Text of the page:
Thursday, 13 February 2014

Euthanasia is not part of palliative care – declaration at the end ICPCN Conference

The International Children's Palliative Care Network issued a statement against the Belgian Child Euthanasia law about to be finalized in the Belgian Parliament.

Founded in 2005 the ICPCN organisation:
works to achieve the best quality of life and care for children and young people with life-limiting conditions, their families and carers worldwide, by raising awareness of children’s palliative care, lobbying for the global development of children’s palliative care services, and sharing expertise, skills and knowledge.
This statement was issued during their International Conference held in Mumbai, India from the 10th to the 12th fo February 2014:

Press release

12 February 2014

The ICPCN Conference, held in Mumbai, India, from 10 – 12 February has issued a declaration on children’s palliative care that calls for the Belgian government to reconsider their recent decision to allow euthanasia for children.

At the conclusion of the first ICPCN conference that took place in Mumbai, India a declaration, to be known as the ICPCN Mumbai Declaration 2014, was issued and signed by delegates. The declaration calls for all children with life-limiting conditions to have access to appropriate pain and symptom control and to high quality palliative care to meet their particular needs.
The declaration in full reads as follows: 
We believe that all children (neonates, children and young people) have the right to the best quality of life. When they have life-limiting conditions they have the right to high quality Palliative care to meet their needs. 
We believe that euthanasia is not part of children’s palliative care and is not an alternative to palliative care. It is imperative that we work together to improve access to children’s palliative care around the world, including ensuring access to appropriate pain and symptom control.
We call on all governments to transform children’s lives through the development of children’s palliative care, and in particular we urge the Belgian government to reconsider their recent decision to allow euthanasia of children.
This includes:
1. Access to children’s palliative care within the children’s health care system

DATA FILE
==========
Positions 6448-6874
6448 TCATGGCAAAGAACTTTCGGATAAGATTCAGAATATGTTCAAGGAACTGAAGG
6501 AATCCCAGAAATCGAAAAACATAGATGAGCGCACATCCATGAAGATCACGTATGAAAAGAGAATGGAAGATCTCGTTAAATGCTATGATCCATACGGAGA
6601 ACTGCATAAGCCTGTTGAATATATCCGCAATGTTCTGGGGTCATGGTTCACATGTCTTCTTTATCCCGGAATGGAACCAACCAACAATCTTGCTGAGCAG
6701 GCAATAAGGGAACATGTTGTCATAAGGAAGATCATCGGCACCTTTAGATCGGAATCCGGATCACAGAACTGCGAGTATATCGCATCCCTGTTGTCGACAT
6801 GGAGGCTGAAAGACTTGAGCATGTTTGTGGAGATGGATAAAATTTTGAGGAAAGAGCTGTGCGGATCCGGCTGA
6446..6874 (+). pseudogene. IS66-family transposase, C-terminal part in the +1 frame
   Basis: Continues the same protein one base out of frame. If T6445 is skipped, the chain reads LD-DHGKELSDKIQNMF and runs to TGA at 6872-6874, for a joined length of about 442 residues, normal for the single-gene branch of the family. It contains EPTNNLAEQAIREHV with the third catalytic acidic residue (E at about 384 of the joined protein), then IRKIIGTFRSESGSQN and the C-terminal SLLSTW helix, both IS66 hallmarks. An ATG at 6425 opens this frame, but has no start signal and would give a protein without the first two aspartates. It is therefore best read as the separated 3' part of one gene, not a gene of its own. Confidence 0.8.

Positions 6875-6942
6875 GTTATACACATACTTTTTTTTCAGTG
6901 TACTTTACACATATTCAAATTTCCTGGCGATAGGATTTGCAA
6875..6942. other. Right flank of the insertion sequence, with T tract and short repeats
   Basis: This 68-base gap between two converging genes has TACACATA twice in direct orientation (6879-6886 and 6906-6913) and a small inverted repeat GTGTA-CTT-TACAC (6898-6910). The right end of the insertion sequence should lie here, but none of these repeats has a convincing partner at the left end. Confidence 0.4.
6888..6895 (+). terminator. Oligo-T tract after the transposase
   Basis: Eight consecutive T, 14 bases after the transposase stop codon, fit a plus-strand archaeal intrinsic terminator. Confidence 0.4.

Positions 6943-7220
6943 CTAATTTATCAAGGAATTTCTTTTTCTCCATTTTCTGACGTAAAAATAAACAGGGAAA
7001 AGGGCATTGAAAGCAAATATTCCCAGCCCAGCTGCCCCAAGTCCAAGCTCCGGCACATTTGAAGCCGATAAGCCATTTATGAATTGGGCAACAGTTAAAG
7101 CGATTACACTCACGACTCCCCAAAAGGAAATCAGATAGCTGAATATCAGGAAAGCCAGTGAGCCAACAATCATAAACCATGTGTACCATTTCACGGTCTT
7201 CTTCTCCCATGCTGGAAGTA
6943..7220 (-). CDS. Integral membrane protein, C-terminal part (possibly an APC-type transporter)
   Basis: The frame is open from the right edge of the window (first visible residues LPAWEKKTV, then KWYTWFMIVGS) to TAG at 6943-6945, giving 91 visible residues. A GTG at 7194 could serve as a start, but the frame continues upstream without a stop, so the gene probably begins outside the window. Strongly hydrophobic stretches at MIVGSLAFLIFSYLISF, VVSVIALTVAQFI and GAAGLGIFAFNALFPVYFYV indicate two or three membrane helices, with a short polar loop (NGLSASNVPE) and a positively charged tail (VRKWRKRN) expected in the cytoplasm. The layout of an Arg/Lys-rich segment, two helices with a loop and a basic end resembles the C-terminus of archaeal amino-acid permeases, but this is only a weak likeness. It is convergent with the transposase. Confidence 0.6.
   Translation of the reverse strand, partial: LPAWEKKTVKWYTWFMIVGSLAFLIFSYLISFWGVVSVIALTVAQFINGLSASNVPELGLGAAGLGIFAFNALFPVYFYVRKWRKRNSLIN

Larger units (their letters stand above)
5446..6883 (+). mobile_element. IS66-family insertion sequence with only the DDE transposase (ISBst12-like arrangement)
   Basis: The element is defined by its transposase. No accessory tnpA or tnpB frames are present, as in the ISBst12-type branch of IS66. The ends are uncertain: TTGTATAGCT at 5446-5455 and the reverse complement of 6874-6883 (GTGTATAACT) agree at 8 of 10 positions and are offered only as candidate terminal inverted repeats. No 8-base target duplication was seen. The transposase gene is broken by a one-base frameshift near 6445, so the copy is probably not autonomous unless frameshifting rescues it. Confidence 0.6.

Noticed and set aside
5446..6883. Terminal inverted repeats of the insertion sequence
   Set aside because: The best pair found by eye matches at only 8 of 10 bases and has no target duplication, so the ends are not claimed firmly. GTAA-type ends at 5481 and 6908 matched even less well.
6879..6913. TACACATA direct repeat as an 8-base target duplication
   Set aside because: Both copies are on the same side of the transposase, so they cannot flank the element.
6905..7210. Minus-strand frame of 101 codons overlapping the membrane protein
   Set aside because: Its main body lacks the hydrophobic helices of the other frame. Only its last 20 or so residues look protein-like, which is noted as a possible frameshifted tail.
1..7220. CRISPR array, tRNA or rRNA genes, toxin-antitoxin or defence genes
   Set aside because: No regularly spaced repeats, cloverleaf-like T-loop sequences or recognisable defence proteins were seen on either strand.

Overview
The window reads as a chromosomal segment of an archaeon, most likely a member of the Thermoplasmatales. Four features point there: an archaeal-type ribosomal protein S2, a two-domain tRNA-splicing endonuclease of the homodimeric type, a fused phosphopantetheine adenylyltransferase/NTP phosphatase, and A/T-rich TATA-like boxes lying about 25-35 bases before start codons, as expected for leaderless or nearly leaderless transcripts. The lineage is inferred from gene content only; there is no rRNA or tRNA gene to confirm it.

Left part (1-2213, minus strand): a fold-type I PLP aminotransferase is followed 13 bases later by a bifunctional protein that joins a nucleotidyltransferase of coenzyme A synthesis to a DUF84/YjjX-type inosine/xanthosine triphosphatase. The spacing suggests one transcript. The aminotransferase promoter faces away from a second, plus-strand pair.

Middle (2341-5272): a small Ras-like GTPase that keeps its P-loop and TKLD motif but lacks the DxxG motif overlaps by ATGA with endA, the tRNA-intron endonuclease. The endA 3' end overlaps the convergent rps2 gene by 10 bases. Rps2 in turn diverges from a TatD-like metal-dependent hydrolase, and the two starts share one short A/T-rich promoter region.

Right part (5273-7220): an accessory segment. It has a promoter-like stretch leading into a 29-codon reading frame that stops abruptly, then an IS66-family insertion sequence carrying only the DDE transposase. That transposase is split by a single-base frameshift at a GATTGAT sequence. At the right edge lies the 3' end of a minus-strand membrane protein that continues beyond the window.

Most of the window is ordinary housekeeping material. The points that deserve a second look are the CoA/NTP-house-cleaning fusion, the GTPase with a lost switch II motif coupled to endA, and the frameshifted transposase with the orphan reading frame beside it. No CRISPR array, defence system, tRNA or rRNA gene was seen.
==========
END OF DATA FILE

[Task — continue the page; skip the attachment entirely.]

2. Access to appropriate pain and symptom management (Including medications) for all children
3. Supporting children and their families to be able to live their lives to the best of their ability for as long as possible.
This declaration was signed by both individual delegates and organisations present at the conference. 

Joan Marston, CEO of the ICPCN said about the declaration, “Euthanasia is not and has never been a part of palliative care and we believe the answer to a child’s suffering is more and better palliative care services and not the ending of a child’s life.”

ENDS 

Notes for Editors

The International Children’s Palliative Care Network (ICPCN) is a worldwide network of individuals and agencies working with children and young people with life-limiting conditions.

ICPCN’s Vision 

To live in a world where children’s palliative care is acknowledged and respected as a unique service, and every child and young person with life-limiting or life-threatening conditions and their families can receive the best quality of life and care regardless of which country they live in. 

The International Children’s Palliative Care Network (ICPCN) shares a vision that the total need of life-threatened or life-limited children should be met to encompass physical, emotional, spiritual and developmental aspects of care.

ICPCN’s Mission 

Our mission is to achieve the best quality of life and care for children and young people with life-limiting conditions, their families and carers worldwide, by raising awareness of children’s palliative care, lobbying for the global development of children’s palliative care services, and sharing expertise, skills and knowledge.

ICPCN’s Aims 

To help services across the world to develop and meet the total care and support needs of life-limited children and their families. 

To advocate and raise awareness of children’s palliative care and the specific needs of life-limited or life-threatened children and their families.
 
To develop a strong ICPCN membership from children’s palliative care services across the globe. 

To facilitate communication and sharing of resources, information and research worldwide, and to provide a ‘one stop shop’ for information relating to children’s palliative care.
 
To campaign for the global development of children’s palliative care services.
 
To enable the sharing of expertise and information between children’s palliative care practitioners.
 
To increase the international evidence base for children’s palliative care through education and research. 

To maximise ICPCN’s resources by developing its fundraising activities in order to discharge its mission. 



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